Publications by authors named "Ali Talebian"

6 Publications

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Do highly cited clinicians get more citations when being present at social networking sites?

J Educ Health Promot 2018 9;7:18. Epub 2018 Feb 9.

Department of Medical Library and Information, School of Management and Medical Information Sciences, Iran University of Medical Sciences, Tehran, Iran.

Background And Aims: The advent of social networking sites has facilitated the dissemination of scientific research. This article aims to investigate the presence of Iranian highly cited clinicians in social networking sites.

Materials And Methods: This is a scientometrics study. Essential Science Indicator (ESI) was searched for Iranian highly cited papers in clinical medicine during November-December 2015. Then, the authors of the papers were checked and a list of authors was obtained. In the second phase, the authors' names were searched in the selected social networking sites (ResearchGate [RG], Academia, Mendeley, LinkedIn). The total citations and h-index in Scopus were also gathered.

Results: Fifty-five highly cited papers were retrieved. A total of 107 authors participated in writing these papers. RG was the most popular (64.5%) and LinkedIn and Academia were in 2 and 3 places. None of the authors of highly cited papers were subscribed to Mendeley. A positive direct relationship was observed between visibility at social networking sites with citation and h-index rate. A significant relationship was observed between the RG score, citations, reads indicators in RG, and citation numbers and there was a significant relationship between the number of document indicator in Academia and the citation numbers.

Conclusion: It seems putting the papers in social networking sites can influence the citation rate. We recommend all scientists to be present at social networking sites to have better chance of visibility and also citation.
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http://dx.doi.org/10.4103/jehp.jehp_69_17DOI Listing
http://www.ncbi.nlm.nih.gov/pmc/articles/PMC5852979PMC
February 2018

Distribution of blood groups in the Iranian general population.

Immunohematology 2016 Dec;32(4):135-139

Iranian Blood Transfusion Organization, current Head of Pediatric Hematology and Oncology Department, Baqiyatallah University of Medical Sciences, Tehran, Iran.

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December 2016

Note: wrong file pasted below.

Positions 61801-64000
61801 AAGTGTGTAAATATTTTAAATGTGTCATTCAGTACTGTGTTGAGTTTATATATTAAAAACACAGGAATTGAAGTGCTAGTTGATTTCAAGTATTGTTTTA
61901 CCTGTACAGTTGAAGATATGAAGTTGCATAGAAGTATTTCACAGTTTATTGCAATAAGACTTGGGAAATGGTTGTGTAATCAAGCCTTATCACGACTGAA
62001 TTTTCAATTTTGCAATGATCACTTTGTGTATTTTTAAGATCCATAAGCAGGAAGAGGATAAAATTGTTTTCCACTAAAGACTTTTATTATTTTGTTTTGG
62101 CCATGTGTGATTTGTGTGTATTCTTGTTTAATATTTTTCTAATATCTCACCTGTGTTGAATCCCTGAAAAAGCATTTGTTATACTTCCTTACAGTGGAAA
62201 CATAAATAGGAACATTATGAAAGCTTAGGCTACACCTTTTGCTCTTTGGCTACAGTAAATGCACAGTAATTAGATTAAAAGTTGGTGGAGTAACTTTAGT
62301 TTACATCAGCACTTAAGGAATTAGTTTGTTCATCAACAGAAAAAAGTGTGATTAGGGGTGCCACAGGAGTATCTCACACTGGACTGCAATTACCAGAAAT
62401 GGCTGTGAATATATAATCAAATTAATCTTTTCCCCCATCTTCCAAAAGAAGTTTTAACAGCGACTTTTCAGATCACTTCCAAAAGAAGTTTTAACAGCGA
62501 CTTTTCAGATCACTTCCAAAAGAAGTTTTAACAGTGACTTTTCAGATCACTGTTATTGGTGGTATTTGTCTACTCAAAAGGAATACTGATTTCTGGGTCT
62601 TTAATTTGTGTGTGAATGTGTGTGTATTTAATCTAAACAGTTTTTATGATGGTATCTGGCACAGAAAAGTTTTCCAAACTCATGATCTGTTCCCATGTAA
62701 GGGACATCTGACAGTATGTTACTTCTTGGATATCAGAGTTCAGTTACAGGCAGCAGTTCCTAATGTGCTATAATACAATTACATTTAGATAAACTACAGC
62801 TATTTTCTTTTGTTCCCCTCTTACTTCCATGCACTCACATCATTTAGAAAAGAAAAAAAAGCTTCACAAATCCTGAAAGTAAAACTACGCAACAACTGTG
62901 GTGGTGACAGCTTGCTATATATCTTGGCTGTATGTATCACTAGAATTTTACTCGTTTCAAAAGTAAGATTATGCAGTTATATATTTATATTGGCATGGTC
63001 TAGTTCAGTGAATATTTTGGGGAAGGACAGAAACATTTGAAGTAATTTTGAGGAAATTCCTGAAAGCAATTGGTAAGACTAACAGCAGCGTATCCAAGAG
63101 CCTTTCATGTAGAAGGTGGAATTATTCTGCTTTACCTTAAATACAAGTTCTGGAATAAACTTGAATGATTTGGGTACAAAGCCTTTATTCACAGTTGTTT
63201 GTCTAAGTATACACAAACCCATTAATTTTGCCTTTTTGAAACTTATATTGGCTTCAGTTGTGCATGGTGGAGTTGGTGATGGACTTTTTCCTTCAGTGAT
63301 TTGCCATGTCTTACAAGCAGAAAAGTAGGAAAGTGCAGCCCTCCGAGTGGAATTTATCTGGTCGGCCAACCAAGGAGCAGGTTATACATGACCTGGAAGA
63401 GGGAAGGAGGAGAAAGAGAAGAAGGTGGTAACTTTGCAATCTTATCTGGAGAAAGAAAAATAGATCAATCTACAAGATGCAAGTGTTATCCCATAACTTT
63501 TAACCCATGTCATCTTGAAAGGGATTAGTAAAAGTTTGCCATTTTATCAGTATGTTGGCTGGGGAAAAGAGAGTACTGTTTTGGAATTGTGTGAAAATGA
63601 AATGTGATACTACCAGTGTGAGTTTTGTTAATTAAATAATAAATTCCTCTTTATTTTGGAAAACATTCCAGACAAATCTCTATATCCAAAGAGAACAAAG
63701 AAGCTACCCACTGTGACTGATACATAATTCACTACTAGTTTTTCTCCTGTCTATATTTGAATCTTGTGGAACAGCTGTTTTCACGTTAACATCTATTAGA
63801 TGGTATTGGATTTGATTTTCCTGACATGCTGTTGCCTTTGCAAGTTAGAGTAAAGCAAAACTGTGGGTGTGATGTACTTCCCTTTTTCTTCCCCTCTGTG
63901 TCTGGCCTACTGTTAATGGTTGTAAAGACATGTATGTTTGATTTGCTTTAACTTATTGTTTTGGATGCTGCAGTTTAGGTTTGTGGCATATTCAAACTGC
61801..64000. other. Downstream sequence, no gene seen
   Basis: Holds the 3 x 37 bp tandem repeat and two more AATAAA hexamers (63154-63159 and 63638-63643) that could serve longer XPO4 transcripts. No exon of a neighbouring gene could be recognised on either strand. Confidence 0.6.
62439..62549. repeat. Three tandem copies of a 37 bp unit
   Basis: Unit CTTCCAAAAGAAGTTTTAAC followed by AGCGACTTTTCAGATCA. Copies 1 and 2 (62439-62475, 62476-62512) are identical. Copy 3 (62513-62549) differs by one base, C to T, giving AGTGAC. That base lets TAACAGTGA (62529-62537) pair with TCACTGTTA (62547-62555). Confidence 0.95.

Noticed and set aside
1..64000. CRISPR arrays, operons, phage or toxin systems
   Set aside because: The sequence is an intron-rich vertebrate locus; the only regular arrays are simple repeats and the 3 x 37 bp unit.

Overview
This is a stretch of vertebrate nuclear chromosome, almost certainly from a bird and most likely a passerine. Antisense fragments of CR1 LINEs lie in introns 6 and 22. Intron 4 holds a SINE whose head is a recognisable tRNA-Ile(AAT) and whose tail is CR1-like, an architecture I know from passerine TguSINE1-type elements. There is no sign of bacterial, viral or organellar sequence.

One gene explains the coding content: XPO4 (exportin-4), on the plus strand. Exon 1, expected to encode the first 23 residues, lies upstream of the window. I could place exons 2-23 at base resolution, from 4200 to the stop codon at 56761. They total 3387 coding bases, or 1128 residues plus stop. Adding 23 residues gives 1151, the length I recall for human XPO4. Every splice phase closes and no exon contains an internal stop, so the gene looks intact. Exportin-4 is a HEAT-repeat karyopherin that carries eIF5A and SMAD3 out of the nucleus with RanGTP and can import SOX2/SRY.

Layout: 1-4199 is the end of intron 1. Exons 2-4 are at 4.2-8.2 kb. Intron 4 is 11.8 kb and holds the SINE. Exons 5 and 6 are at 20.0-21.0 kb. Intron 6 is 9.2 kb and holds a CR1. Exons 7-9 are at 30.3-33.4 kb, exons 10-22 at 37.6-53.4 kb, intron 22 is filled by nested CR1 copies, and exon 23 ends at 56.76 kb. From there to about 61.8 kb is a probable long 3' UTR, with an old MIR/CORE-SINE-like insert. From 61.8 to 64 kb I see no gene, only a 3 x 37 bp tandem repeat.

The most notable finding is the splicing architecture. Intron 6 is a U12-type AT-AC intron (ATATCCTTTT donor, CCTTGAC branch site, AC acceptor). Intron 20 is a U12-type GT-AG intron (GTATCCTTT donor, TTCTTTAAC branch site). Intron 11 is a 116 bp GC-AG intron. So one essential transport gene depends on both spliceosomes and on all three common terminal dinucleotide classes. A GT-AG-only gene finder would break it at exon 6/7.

A study of West Nile virus infection in Iranian blood donors.

Arch Iran Med 2010 Jan;13(1):1-4

Research Center, Iranian Blood Transfusion Organization, Tehran, Iran.

Background: West Nile virus is a mosquito transmitted virus that can cause disease in humans and horses. A majority of people infected with WNV will have no symptoms or may only experience mild symptoms, such as headaches. About 20% of infected humans develop a flu-like illness characterized by fever; while in the elderly and immunocompromised West Nile virus can cause a more serious neurologic disease and may be fatal. West Nile virus infection is endemic in the Middle East. West Nile virus can also be transmitted by transfusion through infected blood components.The objective of this study is to find the West Nile virus-RNA incidence and anti-West Nile virus prevalence amongst Iranian blood donors in order to determine whether this emerging infection is a possible risk for the blood supply in Iran.

Methods: Serum samples from 500 blood donors who donated blood at the Tehran Blood Transfusion Center were collected between May and October 2005. Serum samples were examined for IgM and IgG antibodies to West Nile virus using the ELISA method. The samples were tested for the presence of West Nile virus RNA by the real-time RT-polymerase chain reaction assay. All data were analyzed statistically using the Chi-Square test.

Results: All 500 donors were negative for West Nile virus-specific IgM antibody at the time of donation. No WNV RNA-positive samples were detected. The percentage of seropositivity of IgG antibodies to WNV was 5% at donation.

Conclusion: No evidence of WNV-specific IgM antibody and WNV RNA in blood donor samples was found. In order to increase the safety of blood donation, it is essential to continue surveillance of this emerging infection in order to protect the blood supply in the future.
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January 2010

Prevalence and trends of human immunodeficiency virus, hepatitis B virus, and hepatitis C virus among blood donors in Iran, 2004 through 2007.

Transfusion 2009 Oct 10;49(10):2214-20. Epub 2009 Jun 10.

Department of Immunohematology, Research Center of Iranian Blood Transfusion Organization, Tehran, Iran.

Background: Evaluation and monitoring the prevalence of transfusion-transmissible viral infections in blood donors is a valuable index of donor selection and blood safety. This study analyzed the trends of blood-borne infections among Iranian blood donations during 4 years.